Tuesday, February 21, 2017

Sweetheart Run 10k

Going into Saturday's race I had put a lot of pressure on myself to run a 10k PR. I broke 42 minutes for the first time in the 10k this past fall with a 41:49 at the Zoo Run 10k. I felt like if I could beat that time it would mean I could for sure run a PR at the Aquarium Run half in April. This season I've had a bit of a struggle fest with my tempo runs. I ran a 6 mile tempo at 6:51 pace and followed that up with a 7 mile tempo at 6:47 pace. Since then I've attempted an 8 mile tempo twice and wasn't able to make it happen either time. The first missed attempt I talked about here and was due to overtraining that week (too much speed work). The second missed attempt was due to 30 mph winds. I tried to force the pace running into the wind and killed myself so much I ended up cutting it short with a 6 mile tempo way over my intended pace, in a 7:07 average. Thanks to my failed tempo runs I wasn't feeling very confident in my ability to run a strong 10k. I was able to pull out a great 1200/400 speed workout the week before race week beating all my times from the last time I did the workout (in the fall at 8 weeks into my training cycle) by 6-8 seconds. But I followed that up with a speed workout the following week where I struggled and barely hit the times I had hit during the workout when I did it the week of the Zoo Run 10k. I was hoping to go out and kill my times from that week so I would feel confident in my ability at pulling out a PR. Add in that the Zoo Run 10k is the flattest 10k course I've ever run and although the Sweetheart Run course isn't super hilly it is much more challenging and the hill going into mile 5 kicks my butt every year. Read about that hill in last year's race recap here.
Mom went to get her camera after we took the picture and it was still on timer so we took a goofy pic.
I'm always a bit of a basket case for my first race of the season because I don't have recent races to compare to or to give me confidence in my abilities. This time was even worse because I didn't have any recent strong tempo runs to base my race goals off of. I also had the added pressure that I've set my sights on a sub-1:30 half this season which has been a goal of mine for almost 10 years now, but is one I gave up on after having kids. I thought it was something I would never be able to do now that my body has changed, but this fall's 1:31:49 gave me renewed interest in the goal and a belief that I can actually do it. I wanted a fast 10k time to give me confidence as well as an extra push of motivation going into the second half of this training cycle. My goal was to average 6:35-6:39 miles for this race. That would give me a new 10k PR and some confidence that all the work of these 50 mile weeks is paying off. Initially I planned to take a cut back week the week of the race to give my legs a bit of a rest and to ensure I would be able to run a PR. The more I thought about it the less I wanted to go through with that plan because I had to take a cut back week when I was having issues with my knee during week 4 of this training cycle. I only hit 40 miles for that week. My original plan had been to run 50 mile weeks for 5 weeks and then have a 40-45 mile week the week of the Sweetheart Run, then 2 more 50 mile weeks followed by a 40-45 mile week before my 5k and then start to taper back before the half-marathon. I didn't like the idea of 3 weeks at 50 miles, then a 40 mile week, then one week at 50 miles, and then another 40-45 mile week. I debated it with myself for a while and then decided to focus on my long term goal of a PR at the half. I felt the extra mileage on race week wouldn't hurt me as much for the 10k as not getting enough weekly mileage would hurt me in the long run. I want to run sub-1:30 so badly at this point that I hate to take any chances that might jeopardize my ability to do so, even if it meant not running a PR in the 10k.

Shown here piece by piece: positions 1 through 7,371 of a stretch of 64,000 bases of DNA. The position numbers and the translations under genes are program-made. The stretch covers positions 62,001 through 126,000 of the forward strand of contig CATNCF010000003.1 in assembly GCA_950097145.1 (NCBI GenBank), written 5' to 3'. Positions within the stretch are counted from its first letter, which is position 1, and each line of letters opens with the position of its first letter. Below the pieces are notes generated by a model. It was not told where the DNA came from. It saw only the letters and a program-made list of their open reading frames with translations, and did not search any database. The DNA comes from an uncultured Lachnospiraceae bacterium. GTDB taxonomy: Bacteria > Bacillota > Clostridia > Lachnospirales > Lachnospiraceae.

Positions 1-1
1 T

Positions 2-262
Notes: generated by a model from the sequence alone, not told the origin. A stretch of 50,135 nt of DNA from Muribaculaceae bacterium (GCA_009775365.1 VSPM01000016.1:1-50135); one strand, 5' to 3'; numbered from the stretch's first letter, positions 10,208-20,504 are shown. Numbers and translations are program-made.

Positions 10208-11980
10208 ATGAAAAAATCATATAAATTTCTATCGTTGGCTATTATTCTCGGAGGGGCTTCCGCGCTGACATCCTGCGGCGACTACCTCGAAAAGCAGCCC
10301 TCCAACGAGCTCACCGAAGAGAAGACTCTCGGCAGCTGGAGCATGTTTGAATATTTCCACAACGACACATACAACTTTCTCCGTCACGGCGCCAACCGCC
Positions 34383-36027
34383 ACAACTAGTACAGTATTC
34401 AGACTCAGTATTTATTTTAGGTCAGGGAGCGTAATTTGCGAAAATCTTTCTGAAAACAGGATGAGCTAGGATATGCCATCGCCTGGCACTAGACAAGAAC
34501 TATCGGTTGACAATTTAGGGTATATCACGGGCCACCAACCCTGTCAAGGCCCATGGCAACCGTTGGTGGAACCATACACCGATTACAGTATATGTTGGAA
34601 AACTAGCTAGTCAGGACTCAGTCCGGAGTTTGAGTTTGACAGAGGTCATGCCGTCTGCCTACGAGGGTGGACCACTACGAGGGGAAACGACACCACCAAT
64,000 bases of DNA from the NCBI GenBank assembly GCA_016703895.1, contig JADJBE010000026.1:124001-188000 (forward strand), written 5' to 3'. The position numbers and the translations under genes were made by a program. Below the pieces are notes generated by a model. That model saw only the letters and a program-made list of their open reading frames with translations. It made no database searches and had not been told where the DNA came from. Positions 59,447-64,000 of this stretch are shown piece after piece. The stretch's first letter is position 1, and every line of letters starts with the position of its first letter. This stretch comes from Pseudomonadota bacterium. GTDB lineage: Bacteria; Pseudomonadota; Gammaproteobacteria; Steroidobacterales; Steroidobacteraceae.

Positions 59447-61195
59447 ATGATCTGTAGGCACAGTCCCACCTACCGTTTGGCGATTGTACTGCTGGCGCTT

Race morning I got up at the same time as Ty who was running the 5k which started at 7:45. My race didn't start until 8:30. I was excited and nervous at the same time. My lack of recent strong workouts was messing with my confidence but I kept telling myself all I could do was go out and run as hard as I could. I was also focusing on the fact that this year Jeremy and I were running the 10k as a team named Sweet Sibs. Last year at this race we were signed up to run the 10k as a team and Jeremy was still in the hospital, just starting to walk, when I ran the race. It was a really tough race for me because I was running alone. Instead of running the 10k with Jeremy, I was lined up at the start by myself while everyone else in my family had run the 5k earlier in the morning. I was so excited that this year was going to be so different from last year! Mom, dad, and Ty left for the race and I got the kids ready to go. We stopped by Jeremy's house so he could follow us and we could park in the same place. Then Jeremy took the kids in the stroller so I could take off for my warm-up. I had planned on a 2 mile warm up but realized it would be pushing it to get a mile and a half in so I just did that. Thank goodness I did as I ran up to the start as they were announcing we had 2 minutes before the race. I didn't have time for a last minute porta potty break so I just took my sweats off and jumped into the corral. I looked over to see the fastest area high school girl standing next to me. She can run sub-18 minute 5ks so I knew I would be racing for 2nd place.
Taking off at the start of the race.